The Rev Dr. Barney Hawkins of the Center for Anglican Communion Studies at VTS reflects on his trip to the Sudan....
...I have posted it below, or you can read it HERE.
I returned from the Sudan on April 23. Since then, not one day has gone by that I have not thought about my visit and the people I met. I traveled to the Sudan for the enthronement service for the Most Rev. Daniel Deng Bul (VTS ’97) on Sunday, April 20. It was quite a journey: Washington to Amsterdam to Entebbe, Uganda. I spent one night in Kampala, Uganda and connected with the delegation from “815” and my former student and friend, the Rev. Robert Marshall. He represented the Diocese of Southwestern Virginia which has had a long companion diocese relationship with the Province of the Episcopal Church of the Sudan. On April 19 we departed for Juba, the capitol of the Southern Government of the Sudan.
From the moment we arrived in Juba, gracious hospitality was always present. On the day of our arrival, the Diocese hosted us for dinner on the grounds of the Cathedral. On the day of the enthronement service, there was hospitality all day long. The actual service lasted four hours, but no one was watching the clock. In the afternoon until the sun set, there were speeches and skits to honor the new Archbishop and his family. It was a festive and fun time. In the evening, the Most Rev. Daniel Deng Bul hosted all out of town guests for a dinner at a camp on the banks of the Nile. It was a long day, and a day to remember.
The Archbishop of Rwanda preached the sermon at the enthronement service. He and Daniel Deng Bul had studied at VTS at the same time. The Archbishop of Kenya in his charge to the new Archbishop warned: “If you want to go fast, go alone. If you want to go far, go with others.” Going with others as a leader has been the hallmark of Daniel Deng Bul’s significant ministry in the church and public square in the Sudan. He is a voice for the voiceless. He is a voice for peace in his troubled land. He is the voice of both reason and hope.
Last week there were incursions from Chad which threatened the government in Khartoum. Darfur rebel leader Khalil Ibrahim has promised to launch more attacks until the government of President Omar Hassan al-Bashir in Khartoum is brought down. There is a very fragile peace between Khartoum in the north and Juba in the south. By 2011 the peace agreement between Khartoum (Islam) and Juba (Christian) must be ratified. After hearing the President of the Southern Government and the Governor of the state of which Juba in the capitol, I am deeply concerned about the prospects for peace. Darfur adds another sad dimension to the story. It is a country divided by religion and material resources. It is a country ravaged by war and poverty. Such conditions do not make for easy conversation to resolve differences.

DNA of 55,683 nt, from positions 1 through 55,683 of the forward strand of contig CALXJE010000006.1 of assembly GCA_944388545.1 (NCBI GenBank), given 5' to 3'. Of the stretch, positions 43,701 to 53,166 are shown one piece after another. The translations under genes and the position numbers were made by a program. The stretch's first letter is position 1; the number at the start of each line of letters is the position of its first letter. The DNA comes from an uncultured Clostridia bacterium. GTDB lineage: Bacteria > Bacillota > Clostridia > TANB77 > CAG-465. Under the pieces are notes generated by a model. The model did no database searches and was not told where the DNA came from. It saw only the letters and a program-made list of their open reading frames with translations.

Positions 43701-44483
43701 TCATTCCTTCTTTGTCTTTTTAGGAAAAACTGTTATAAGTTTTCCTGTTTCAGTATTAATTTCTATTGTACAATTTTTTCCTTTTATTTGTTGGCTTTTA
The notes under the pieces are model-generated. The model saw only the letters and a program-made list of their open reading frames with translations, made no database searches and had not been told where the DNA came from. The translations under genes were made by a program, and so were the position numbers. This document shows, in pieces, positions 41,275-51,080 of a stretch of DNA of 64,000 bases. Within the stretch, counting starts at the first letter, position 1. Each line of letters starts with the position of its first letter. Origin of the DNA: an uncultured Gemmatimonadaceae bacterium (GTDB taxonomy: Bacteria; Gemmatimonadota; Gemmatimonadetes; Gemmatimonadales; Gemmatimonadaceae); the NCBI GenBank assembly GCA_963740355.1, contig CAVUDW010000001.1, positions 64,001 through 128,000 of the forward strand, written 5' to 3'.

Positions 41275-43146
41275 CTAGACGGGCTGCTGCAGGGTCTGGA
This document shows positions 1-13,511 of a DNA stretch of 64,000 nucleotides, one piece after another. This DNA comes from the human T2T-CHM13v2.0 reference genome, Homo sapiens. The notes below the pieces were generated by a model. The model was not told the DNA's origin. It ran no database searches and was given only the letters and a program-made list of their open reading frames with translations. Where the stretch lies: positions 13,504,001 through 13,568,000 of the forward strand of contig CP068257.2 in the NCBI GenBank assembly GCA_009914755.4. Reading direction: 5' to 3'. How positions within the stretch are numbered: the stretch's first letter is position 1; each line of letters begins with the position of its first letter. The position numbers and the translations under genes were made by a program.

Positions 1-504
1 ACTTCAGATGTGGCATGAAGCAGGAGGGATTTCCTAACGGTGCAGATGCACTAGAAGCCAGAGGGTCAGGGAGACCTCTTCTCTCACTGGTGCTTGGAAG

For one bright moment on April 20 at a joyful enthronement service, however, the Christian flock in Juba was full of hope about the future. The Most Rev. Daniel Deng Bul is a servant leader who follows closely the One who is the hope and promise of the Episcopal Church of the Sudan, Jesus Christ, the Lord and Savior of us all. I experienced Gospel hospitality during my brief time in the Sudan. This Gospel hospitality is an outward and visible sign of the hope which lives within the Sudanese people. The future of the Sudan is ultimately in God’s hands, the God of Peace and Justice whom we know in the Risen Lord.
The Rev. Barney Hawkins, Ph.D.
Executive Director, CACS